Memorial Stadium, Lincoln—Looking at Nebraska’s young football players here Saturday afternoon, you couldn’t have imagined that they had been whipped, blanked and humiliated in three previous games.
For this day they were aggressive, fierce, reckless and spectacular.
Maybe it was the pleasant Nebraska Indian Summer air, or the friendliness of home surroundings. At any rate, they looked like the Huskers of old as they defeated Missouri, 24-20.
Yes, that’s not a dream, but the truth. Missouri, favored by 33 points, scored only 20. And Coach Adolph Lewandowski’s pink-cheeked Nebraskans scored 24.
Filling out of the Stadium, the 9,500 homecoming spectators didn’t seem nearly as surprised as the boys in the press box. But that’s because they were getting their first peek at the 1944 Husker squad. They can’t realize what a terrific improvement these kids made over their showings on the road.
It was a game of wide-open palys, breaks, sudden turns of luck and sheer thrills.
The Huskers scored first, lost the lead, regained it again before the half, then lost it again — and finally moved ahead to stay.
Oddly, the 24 Husker points were scored equally in the four quarters. No extra points were kicked — but they weren’t needed.
No one Husker kid stood out more than others. It was a team triumph — and a lovely thing for Coach Lewandowski, who never lost faith in his boys during their smashing defeats at the hands of Minnesota, Indiana and Kansas.
And it was a victory well earned for Nebraska, despite the statistics which show Missouri gained 14 first downs to six, and had an edge in net yardage of 355 to 137. The payoff is in points, not yards, so the Husker win was no fluke.
Both opening-quarter touchdowns were set up by breaks.
The game was only three and a half minutes old when the Huskers scored their first points of the season. Ken Hollins punted to the great Bill Dellastatius.
The guy with the long name caught it on his 10-yard line, but was trapped, so turned around to Paul Collins. But he fizzled the team, the ball dropped to the ground and Nebraska tackle Lyle Kaps feel on it just seven yards from the end zone.
The Huskers scored in three plays. A pass was no good. Hollins went off tackle for three. Then Chuck Knight took the ball from Bill Betz on a reverse, and cross the line standing up.
Eight minutes later the luck turned in favor of the Tigers. From the middle of the field, Dellastatious tossed a long pass, intended for end Bob Eigelberger. But Betz and Knight both had the Bengal covered.
All three leaped for the ball. Betz intercepted it, and fell on the Husker 20-yard line. But officials charged Knight had interfered with Eigelberger, and gave Mizzou the ball at that spot.
On the next play, with the Huskers still jolted by the decision, Mizzou scored. Dellastatious passed, Harry Exler caught it on the run and jogged the remaining five yards over the goal. Jim Kekeris, 273-pound tackle, booted the point to give his team a 7-6 lead.
Mizzou kept the ball a long time at the start of the second period, but finally Kekeris missed a field goal attempt from the 25 and the Huskerst took over on the 20.
And they didn’t give up the ball until they had gone 80 yards for a touchdown.
Jack Selzer passed to Lyle Colerick for 12 yards, and to Betz for 17, in the longest gains, to reach the 22-yard line.
Then Ed Gradoville, 16-year-old Plattsmouth kid, came in at quarterback.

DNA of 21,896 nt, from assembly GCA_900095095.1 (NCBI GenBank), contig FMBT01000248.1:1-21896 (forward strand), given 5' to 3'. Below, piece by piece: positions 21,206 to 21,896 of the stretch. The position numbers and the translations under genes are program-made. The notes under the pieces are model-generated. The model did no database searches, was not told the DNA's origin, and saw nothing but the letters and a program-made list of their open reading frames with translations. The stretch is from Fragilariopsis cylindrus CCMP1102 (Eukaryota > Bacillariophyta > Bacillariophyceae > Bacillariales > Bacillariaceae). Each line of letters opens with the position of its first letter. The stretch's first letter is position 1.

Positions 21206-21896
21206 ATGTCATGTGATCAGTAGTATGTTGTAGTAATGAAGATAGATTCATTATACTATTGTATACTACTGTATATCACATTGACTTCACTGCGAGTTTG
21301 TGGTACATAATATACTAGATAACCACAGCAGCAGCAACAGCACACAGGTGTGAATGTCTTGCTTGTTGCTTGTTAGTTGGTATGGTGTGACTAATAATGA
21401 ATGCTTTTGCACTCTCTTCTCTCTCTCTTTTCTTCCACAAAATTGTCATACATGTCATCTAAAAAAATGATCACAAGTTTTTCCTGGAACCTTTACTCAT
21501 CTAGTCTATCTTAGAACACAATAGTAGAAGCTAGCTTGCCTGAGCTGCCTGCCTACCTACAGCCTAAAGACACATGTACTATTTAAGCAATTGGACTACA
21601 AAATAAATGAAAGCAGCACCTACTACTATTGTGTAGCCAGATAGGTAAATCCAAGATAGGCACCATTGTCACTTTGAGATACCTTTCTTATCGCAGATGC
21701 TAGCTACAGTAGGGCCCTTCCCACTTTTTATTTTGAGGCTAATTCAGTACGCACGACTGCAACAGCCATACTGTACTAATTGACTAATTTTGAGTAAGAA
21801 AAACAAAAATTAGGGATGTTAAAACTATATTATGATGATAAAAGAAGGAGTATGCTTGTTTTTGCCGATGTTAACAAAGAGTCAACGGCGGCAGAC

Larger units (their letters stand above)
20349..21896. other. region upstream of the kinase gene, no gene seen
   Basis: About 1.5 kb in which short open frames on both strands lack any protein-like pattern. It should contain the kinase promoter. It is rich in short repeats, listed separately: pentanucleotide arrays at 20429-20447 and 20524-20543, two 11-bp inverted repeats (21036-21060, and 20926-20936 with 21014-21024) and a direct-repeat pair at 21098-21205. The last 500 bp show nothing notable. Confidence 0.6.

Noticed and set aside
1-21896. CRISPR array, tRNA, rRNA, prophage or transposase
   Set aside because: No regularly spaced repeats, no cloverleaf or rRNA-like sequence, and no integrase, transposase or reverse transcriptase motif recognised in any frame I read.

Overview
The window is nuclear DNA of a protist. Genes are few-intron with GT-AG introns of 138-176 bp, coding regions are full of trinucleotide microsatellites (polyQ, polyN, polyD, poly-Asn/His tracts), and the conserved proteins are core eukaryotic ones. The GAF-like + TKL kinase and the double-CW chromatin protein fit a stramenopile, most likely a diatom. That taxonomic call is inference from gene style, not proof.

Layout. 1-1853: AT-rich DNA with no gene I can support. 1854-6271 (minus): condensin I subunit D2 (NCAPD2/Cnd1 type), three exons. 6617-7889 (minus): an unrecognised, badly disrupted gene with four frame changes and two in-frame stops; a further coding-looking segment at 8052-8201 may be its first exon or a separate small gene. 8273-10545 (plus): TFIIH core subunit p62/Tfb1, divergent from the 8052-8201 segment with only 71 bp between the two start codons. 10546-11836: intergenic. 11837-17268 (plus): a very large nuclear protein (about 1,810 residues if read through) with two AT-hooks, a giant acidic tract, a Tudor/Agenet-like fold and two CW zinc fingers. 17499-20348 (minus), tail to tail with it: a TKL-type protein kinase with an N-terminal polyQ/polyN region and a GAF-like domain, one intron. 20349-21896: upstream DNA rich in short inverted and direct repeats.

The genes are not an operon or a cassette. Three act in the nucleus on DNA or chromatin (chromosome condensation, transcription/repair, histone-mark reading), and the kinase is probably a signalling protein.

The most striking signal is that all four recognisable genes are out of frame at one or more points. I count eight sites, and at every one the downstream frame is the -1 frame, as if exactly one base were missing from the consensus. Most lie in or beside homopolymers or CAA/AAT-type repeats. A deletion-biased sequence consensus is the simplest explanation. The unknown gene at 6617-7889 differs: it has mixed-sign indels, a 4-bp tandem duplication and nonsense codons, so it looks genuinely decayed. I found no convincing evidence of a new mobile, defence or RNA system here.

His first effort was a pass to the southeast corner of the field. Dick Lamberty, a little guy from Fremont, seemed covered, but he jumped high—and made the catch on the 3-yard line. Collins had him tackled, but Lamberty fought on to fall over the goal.
And that’s why the half ended with Nebraska ahead by 12-7.
The Huskers took the lead again in the third period, shortly after Dellastatious broke loose for a 36-yard run with a beautiful change of pace to reach the 11-yard line. Two plays later he broke through a hole at tackle, snake-hipped away from two defenders, and went over standing up. Kekerls’ kick made it 14-12.
But Lew’s inspired Huskers were not through yet. Four minutes later they were back in front.
Selzer, the towhead from Scottsbluff, made this one possible with perhaps the most thrilling run of the day.
He fielded one of Dellastatious’ punts around the Husker 20, and circled back as he cut to the east side line. Betz put a terrific block on a Tiger and Selzer cut sharply to his left. Then he tore down the east side of the field. When Collins finally brought him down he had returned 60 yards — to the Mizzou 20.
Betz lateraled to Lamberty for 11 yards, then Selzer tossed a pass which Betz caught as he trotted across the goal line. That made it 18-14.
On the last play of the third period the Huskers put over the clincher. Dellastatious passed from the Husker 48-yard line, but it didn’t get a fellow Tiger. No indeed — Kenneth Dermann, 160-pound sub guard from Nebraska City, saw to that.
Dermann clamped his fingers on the ball for an interception on the Husker 46, and started flying down the west side. Max Riley finally overtook him—but not until he had traveled 50 yards to the Tiger 4-yard line.
Junior Collopy plunged twice after the teams changed goals, and the second thrust carried him across and changed the scoreboard figures to 24-14.
During the next six minutes Bob Hopkins engineered a drive with passes and runs, Mate Ed Mickelson finally plunging across for the last Missouri score with five minutes to play.
The Tigers tried frantically, but Joe Kessler intercepted a long pass on the 20 and clutched it in his arms as the final gun sounded.
Then the knothole section boys and girls flooded onto the field and ganged the red-shirted Huskers for half an hour.
It was like days of old.
It wiped out bitter memories of the happenings earlier this year — and made the outlook much brighter for the weeks to come.
Nebraska is 65-36 all-time against Missouri.
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